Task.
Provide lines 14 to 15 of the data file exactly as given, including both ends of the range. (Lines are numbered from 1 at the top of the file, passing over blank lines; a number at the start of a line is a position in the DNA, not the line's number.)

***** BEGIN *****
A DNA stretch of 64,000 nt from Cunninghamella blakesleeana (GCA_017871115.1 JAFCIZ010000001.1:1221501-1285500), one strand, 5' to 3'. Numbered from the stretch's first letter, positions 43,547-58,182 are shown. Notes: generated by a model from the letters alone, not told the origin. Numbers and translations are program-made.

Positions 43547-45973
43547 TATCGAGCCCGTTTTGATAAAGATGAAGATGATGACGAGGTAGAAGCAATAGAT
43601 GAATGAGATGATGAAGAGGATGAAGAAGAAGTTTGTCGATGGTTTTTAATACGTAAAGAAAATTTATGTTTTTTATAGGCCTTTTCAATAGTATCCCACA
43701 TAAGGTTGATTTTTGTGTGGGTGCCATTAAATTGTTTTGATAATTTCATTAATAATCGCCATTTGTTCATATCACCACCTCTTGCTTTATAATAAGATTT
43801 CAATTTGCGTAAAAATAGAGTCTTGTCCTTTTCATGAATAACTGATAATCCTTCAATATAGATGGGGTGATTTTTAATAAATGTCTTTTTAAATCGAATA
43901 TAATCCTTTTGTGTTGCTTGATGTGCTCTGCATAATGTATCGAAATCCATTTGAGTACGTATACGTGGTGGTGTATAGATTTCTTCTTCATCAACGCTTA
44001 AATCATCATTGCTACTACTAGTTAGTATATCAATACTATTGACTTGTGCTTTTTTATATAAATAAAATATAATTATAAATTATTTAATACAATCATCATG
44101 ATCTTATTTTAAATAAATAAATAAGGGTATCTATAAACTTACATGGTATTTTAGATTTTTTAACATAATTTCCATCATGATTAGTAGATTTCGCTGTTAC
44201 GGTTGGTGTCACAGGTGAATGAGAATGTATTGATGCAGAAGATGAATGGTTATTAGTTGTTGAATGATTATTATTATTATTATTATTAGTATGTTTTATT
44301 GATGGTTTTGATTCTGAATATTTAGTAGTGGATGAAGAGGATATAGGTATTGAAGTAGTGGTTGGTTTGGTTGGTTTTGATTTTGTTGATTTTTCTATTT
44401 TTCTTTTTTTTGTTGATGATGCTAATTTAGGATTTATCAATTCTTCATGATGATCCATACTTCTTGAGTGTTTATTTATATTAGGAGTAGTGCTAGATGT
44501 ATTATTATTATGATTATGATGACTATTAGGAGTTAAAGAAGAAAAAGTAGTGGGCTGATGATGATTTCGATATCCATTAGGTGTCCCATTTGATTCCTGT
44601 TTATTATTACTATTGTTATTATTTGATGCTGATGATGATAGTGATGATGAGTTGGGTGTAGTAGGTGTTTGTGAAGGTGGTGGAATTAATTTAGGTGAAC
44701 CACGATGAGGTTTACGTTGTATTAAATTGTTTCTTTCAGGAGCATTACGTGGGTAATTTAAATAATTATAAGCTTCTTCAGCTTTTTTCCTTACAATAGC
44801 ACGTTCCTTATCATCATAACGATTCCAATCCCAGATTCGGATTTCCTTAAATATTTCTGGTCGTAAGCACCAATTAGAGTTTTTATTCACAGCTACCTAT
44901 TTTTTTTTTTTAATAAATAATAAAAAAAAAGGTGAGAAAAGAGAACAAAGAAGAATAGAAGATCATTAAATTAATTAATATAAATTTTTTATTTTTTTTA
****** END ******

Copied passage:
44601 TTATTATTACTATTGTTATTATTTGATGCTGATGATGATAGTGATGATGAGTTGGGTGTAGTAGGTGTTTGTGAAGGTGGTGGAATTAATTTAGGTGAAC
44701 CACGATGAGGTTTACGTTGTATTAAATTGTTTCTTTCAGGAGCATTACGTGGGTAATTTAAATAATTATAAGCTTCTTCAGCTTTTTTCCTTACAATAGC